The pressing of materials depends on a large number of parameters. There are complex relationships among these parameters, as well as between these parameters and the material and the quality requirements. As already mentioned in Section 2, there is relatively little knowledge available about which parameter values achieve the desired result. Even for an expert it is nearly impossible to find exact adjustments at once. To find the dependencies between various parameters, the product engineer usually tries several possibilities. The results of these trials are represented in the Product Knowledge Base. In the Production Knowledge Base, we will thus represent the regularities which are (supposedly) valid for the production process, in general. More specifically, we are concerned with the different parameter values for manufacturing GMT products with a hydraulic press (see figure 1).
The results or such scientific experiments are most often summarized by a linear equation, that is obtained by a regression analysis or by an Analyis of Variance (cf. [\protect\citeauthoryearKrottmaier1991]. Such an equation may for instance take the form:
Although such numeric equations are quite useful and have a broad field of application in research and industrial practice, there are also a few disadvantages, which can be compensated by a more abstract and qualitative description. One problem lies in the fact, the each experiment yields a new equation and it may be quite difficult for any practitioner (and even researcher) to derive a set of general regularities from the various equations. Secondly, these equations hold only within certain limits.This is, however, not directly represented by the equation. For instance, increasing the pressing force beyond certain limits will not increase the surface area in the way, that is predicted by the linear equation, but may instead damage the press. In other words, there is an upper and lower bound on the parameters as well as on the values of the criterion variable (e.g. the surface area).
In addition to such numerical representations, we therefore propose a more abstract and qualitiative description for representing the general knowledge from the various cases. Unlike the numerical equation, we assume upper and lower bounds for the criterion variable, whose values are denoted qualitatively, like for instance by ``large'', ``medium'' or ``small''. In other words, there is for instance no value that is smaller than ``very small'' and no value that is larger than ``very large''. As a consequence of these bounds, the qualitative addition operation, which we denote by , can no longer be a closed operation. In order to embody these limitations, we define the qualitative addition operation in the following way. Let denote a set of qualitative descriptors, like an, which we could for instance also call =very small, =small, =medium, ...=very large. We postulate that the set is weakly ordered. Since the cartesian product contains all logically possible qualitative additions of the form , where and are in , those that can actually be formed must constitute a subset of . Thus, if is in , then and can be qualitatively added and so is in . This means that the operation is a function from into . In order to account for the fact, that not all qualitiative additions are possible, we define a qualitative structure , where associativity and monotonicity are somewhat modified. In order to accomplish this, we impose the following limitations on A and B: If , we assert the existence of a in A such that is in B and . The requirements on the proposed qualitative structure, which are summarized in the following definition, provide important integrity constraints for the production knowledge base.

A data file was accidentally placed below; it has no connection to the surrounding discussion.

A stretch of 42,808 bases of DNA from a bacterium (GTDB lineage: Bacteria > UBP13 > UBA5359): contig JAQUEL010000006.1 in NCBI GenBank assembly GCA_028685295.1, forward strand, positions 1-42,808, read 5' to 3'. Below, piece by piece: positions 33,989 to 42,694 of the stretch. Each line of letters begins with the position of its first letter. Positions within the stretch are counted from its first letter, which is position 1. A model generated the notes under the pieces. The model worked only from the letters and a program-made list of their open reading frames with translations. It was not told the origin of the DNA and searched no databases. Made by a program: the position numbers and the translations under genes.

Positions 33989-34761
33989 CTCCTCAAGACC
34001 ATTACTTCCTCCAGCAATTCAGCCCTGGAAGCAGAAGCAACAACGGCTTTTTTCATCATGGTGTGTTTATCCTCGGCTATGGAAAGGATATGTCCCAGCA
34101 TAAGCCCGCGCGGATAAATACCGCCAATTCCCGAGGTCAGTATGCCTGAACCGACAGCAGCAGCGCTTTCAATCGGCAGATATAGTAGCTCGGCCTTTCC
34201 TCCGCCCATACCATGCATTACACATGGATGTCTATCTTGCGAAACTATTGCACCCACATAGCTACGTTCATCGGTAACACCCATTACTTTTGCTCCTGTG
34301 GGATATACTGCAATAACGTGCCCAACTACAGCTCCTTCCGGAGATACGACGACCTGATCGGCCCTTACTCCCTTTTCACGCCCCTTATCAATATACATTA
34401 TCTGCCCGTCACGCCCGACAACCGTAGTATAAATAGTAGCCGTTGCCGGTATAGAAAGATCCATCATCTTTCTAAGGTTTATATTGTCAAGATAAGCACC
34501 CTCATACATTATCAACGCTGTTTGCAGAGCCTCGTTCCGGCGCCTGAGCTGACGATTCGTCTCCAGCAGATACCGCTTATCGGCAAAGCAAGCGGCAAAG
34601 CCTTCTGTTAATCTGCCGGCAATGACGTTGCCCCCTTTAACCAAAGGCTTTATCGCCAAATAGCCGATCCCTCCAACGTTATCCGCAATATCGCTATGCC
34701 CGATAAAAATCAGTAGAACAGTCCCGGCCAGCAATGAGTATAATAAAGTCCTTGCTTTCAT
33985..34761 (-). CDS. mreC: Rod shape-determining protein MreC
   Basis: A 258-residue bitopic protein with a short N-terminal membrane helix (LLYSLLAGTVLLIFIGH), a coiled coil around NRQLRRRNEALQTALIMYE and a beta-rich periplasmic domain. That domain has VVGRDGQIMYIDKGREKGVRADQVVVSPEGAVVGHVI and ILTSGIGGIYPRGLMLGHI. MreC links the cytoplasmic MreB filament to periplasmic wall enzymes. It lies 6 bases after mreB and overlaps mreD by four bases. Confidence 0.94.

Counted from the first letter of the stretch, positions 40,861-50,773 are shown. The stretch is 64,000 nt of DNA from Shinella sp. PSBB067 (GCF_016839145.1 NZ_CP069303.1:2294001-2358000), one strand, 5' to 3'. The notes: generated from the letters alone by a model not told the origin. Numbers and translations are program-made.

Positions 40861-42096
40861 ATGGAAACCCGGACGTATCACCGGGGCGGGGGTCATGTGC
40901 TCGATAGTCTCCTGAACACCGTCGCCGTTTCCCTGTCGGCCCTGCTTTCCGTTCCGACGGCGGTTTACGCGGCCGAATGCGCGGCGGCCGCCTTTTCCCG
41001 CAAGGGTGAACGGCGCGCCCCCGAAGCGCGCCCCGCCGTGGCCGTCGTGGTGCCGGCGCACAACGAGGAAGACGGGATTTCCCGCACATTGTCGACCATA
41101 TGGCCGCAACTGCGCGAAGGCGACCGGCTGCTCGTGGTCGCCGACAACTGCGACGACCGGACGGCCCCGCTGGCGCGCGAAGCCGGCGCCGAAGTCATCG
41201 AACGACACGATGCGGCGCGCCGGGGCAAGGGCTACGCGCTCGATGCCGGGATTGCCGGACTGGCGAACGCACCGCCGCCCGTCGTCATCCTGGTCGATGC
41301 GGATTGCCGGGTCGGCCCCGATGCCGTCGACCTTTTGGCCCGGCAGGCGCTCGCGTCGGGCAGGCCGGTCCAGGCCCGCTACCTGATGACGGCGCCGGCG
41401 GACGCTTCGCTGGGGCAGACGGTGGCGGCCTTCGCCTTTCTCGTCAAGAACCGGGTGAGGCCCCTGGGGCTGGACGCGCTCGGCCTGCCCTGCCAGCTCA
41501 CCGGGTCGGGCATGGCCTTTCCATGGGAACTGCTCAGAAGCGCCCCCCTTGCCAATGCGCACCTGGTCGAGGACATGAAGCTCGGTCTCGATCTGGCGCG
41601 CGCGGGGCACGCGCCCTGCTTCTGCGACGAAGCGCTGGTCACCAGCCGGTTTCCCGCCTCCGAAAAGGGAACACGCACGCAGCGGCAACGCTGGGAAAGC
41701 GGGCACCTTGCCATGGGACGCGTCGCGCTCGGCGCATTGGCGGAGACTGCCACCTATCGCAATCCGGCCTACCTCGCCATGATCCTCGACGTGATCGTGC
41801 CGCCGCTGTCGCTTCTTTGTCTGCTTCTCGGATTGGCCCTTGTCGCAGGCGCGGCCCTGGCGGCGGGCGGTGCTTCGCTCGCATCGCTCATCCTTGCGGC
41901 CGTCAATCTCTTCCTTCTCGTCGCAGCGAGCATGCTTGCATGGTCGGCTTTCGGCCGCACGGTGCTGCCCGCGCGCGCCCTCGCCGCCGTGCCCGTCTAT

Integrity constraints for qualitative structures. Let be a
nonempty set of qualitative descriptors (such as ``small'', ``medium'',
``large'') or , a
binary relation on , a nonempty subset of and
a binary function from into . The quadruple
is a qualitative structure if the following
six conditions are satisfied for all , , :